• Market-based approaches: these allow governments to influence markets for products and services, thereby changing the costs and benefits for land managers. Changes to the economic environment could be made through either price-based instruments (e.g. by introducing subsidies or environmental taxes) or quantity-based instruments such as tradable emissions permits under the European Union Emissions Trading System, pollution permits or biodiversity offset schemes.
  • Attracting private-sector investments: this is another key strategy in implementing successful policy decisions for SLM through public–private partnerships. Besides the benefits to the private sector from sustainable sourcing, such partnerships can support the overall political agenda of SLM.

The current shift in the political landscape towards an increased recognition of the importance of land also creates substantial rewards for businesses that invest in SLM in their value chains. The potential returns on investment are high in sectors that are more at risk from land degradation. At the same time, investments create shared value that benefit all involved in land management.

The related business opportunities are manifold, such as generating improved yields of goods like food, fibre and timber. They also include new business opportunities through new production chains and new markets, as well as through creating and ensuring social ‘licences to operate’.

To unlock this potential, two pathways are available to private-sector stakeholders. They can introduce new products (or markets) that are resource efficient and suited to restoration and rehabilitation sites. Or they can make improvements in existing markets by increasing production and 
adding value through more sustainable production. Cooperation with the public sector and civil society remains crucial, as only holistic and joint approaches will succeed and be socially sustainable.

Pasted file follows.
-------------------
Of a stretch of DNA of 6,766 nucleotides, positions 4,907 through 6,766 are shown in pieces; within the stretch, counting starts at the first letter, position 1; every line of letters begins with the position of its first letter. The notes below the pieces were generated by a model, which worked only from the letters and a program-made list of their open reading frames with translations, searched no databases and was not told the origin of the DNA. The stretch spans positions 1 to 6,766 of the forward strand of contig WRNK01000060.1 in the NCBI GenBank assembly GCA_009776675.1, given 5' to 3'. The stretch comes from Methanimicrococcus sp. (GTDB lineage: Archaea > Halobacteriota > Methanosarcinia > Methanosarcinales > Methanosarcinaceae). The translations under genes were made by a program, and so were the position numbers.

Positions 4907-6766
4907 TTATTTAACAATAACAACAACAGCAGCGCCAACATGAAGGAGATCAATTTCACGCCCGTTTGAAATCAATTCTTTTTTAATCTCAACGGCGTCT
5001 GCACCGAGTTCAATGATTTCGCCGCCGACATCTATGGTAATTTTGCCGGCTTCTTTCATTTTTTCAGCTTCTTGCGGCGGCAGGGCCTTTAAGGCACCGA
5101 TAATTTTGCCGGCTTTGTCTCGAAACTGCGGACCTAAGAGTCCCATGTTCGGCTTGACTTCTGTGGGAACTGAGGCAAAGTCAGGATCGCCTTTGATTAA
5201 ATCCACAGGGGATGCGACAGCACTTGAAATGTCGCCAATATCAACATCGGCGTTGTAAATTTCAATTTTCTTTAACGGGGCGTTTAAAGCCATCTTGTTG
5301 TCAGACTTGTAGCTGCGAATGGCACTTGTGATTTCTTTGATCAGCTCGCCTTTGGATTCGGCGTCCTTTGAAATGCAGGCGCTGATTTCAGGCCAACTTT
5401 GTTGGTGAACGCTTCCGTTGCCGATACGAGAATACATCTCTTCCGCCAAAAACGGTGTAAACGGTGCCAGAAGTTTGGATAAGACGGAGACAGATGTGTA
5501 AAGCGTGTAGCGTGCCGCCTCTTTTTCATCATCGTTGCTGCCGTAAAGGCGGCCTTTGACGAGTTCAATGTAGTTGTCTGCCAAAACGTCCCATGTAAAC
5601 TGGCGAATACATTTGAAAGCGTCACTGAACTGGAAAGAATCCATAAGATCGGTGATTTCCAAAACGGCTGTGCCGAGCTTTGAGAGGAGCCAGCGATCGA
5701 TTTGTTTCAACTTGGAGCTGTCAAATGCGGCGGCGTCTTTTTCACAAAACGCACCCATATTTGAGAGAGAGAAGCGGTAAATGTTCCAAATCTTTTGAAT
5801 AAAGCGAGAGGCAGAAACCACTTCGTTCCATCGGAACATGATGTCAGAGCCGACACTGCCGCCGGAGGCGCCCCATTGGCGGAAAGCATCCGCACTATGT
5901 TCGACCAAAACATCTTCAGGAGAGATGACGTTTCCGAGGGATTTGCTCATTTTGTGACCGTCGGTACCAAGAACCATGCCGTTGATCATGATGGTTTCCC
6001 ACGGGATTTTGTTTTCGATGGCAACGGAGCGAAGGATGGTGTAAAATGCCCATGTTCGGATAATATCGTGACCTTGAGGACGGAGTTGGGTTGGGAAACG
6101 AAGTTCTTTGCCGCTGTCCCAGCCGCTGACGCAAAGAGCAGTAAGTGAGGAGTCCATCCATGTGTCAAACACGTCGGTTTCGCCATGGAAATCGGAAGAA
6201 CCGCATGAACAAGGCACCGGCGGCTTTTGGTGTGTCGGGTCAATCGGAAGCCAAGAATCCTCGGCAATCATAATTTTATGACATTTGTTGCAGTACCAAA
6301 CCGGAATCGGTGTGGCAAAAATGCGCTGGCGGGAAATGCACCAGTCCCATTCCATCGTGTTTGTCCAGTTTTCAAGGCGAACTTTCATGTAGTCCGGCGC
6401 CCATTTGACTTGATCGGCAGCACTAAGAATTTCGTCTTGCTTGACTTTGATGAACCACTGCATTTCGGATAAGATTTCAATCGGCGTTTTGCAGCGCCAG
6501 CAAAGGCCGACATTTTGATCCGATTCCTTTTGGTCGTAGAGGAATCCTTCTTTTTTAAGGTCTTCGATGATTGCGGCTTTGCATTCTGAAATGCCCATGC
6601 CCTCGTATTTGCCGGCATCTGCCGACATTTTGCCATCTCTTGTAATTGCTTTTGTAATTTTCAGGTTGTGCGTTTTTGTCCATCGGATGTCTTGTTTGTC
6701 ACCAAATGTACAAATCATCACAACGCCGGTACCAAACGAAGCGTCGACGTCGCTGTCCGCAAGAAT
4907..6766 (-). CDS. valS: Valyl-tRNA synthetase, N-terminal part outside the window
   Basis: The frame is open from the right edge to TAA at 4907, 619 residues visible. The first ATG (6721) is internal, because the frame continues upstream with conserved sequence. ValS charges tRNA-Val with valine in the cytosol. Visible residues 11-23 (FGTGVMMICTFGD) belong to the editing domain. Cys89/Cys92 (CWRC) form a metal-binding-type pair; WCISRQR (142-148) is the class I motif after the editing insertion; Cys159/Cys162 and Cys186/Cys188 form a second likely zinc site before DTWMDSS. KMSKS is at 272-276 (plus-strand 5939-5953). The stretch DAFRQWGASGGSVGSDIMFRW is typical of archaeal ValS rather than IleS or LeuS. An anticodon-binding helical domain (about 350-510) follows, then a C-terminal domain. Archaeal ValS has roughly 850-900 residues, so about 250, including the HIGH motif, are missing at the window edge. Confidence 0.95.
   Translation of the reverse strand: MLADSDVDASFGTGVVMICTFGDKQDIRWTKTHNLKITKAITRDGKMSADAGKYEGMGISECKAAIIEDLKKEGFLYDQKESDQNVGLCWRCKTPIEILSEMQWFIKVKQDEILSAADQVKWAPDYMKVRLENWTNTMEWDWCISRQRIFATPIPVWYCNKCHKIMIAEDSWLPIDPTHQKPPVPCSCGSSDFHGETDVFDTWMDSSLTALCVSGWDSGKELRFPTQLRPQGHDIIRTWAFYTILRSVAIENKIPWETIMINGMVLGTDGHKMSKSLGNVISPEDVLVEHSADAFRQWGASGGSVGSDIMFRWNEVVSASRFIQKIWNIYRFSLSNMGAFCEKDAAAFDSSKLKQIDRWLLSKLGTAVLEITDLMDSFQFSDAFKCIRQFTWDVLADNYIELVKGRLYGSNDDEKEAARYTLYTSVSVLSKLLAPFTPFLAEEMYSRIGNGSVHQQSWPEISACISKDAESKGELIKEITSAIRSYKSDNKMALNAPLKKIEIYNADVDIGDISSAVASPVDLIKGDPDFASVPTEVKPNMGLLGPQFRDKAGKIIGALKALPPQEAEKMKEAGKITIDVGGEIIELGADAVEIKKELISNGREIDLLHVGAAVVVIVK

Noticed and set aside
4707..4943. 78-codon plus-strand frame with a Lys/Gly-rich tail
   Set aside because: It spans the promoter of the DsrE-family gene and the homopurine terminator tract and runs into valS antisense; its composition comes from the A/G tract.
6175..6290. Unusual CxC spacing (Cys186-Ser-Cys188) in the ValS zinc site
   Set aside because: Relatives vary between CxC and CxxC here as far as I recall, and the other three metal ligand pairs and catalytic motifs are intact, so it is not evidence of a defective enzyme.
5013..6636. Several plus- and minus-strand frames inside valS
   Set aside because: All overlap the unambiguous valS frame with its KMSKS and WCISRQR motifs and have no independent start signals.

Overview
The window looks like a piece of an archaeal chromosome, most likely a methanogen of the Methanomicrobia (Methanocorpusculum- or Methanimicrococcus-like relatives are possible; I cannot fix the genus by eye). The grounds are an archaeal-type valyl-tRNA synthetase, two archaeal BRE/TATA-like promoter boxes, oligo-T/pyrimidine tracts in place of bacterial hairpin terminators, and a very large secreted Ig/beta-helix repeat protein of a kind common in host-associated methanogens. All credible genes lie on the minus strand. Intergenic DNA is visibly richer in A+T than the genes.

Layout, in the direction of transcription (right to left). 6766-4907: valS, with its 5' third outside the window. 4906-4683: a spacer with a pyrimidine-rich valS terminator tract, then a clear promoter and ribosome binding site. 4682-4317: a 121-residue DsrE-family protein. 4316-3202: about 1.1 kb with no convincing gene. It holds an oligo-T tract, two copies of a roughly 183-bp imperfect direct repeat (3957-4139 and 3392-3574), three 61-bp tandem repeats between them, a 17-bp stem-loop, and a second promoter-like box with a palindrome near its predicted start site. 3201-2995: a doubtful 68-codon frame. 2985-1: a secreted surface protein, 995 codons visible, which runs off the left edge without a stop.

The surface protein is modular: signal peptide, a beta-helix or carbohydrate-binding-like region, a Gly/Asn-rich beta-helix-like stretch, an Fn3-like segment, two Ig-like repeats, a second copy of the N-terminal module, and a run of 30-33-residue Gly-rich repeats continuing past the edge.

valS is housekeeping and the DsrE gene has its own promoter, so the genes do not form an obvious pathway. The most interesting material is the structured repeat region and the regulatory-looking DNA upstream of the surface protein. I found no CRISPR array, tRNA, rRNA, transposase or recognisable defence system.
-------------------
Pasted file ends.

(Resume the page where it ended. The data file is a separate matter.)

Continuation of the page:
Rural populations and local communities – particularly smallholder farmers and pastoralists – who live in the arid and semi-arid regions of the world are the main users of, and most dependent on, the land and the services it provides. They are thus also most severely affected by land degradation and desertification. As such, smallholders and pastoralists are the main beneficiaries of activities to bring man-made land degradation to an end.

The private sector is also key: connecting land users to value chains brings income, investment and management knowledge to rural areas. This shows that a transformation of the current agricultural and land management system is not only necessary to address the challenge under the SDGs, but also a suitable way to foster economic growth and prosperity. The steps to achieve this are:

  • monetary conditions: mobilising funding;
  • fiscal conditions: removing perverse incentives and establishing favourable ones;
  • technical conditions: identifying appropriate and ‘future-proofed’ SLM technology;
  • legal conditions: property rights allocation;
  • cultural conditions: understanding traditional norms and gender roles;
  • political conditions: building capacity and establishing good governance.

Policymakers, businesses, farmers’ organisations, financial institutions and other stakeholders all need a scientifically sound basis to decide what actions are needed to address the problem of land degradation effectively and efficiently.

They need to know which specific measures and investments they need to implement to restore ecosystem services and improve livelihoods, and increase resilience to climate change and food security. Assessing the economic dimension of land degradation and the added value of sustainable land use are useful tools in this context. They can both raise awareness of the issue and provide a sound foundation for strategies to prevent further natural resource loss.

Land degradation neutrality
Land degradation neutrality (LDN) means working to maintain or even improve the amount of healthy and productive land resources over time, and in line with national sustainable development priorities. As it is country specific, LDN will need to be implemented at the national level. We can utilise economic tools to help countries work towards it.

Achieving LDN is not just about rehabilitating a few degraded zones or planting trees. It will require the reorientation and reform of various sectors and policy areas, and will also impact the economic framework of each country. Understanding the total economic values of land in the consideration of LDN will also require measuring these values against the short-term microeconomic interests that currently drive many land management decisions.

Mali: Kelka Forest
With most of the agricultural system of Mali dependent on rainfall – and thus vulnerable to droughts and climate change – employing climate change-adapted land management is crucial to maintaining local food security. Despite their important role in regulating local water flows and contributing to agricultural productivity, forests have been continuously eroded for new agricultural land, leading to severe declines of yields throughout the country. The ELD case study in Mali has proven that agroforestry could yield returns on investments of $6 for every $1 invested, while protecting the local resource base.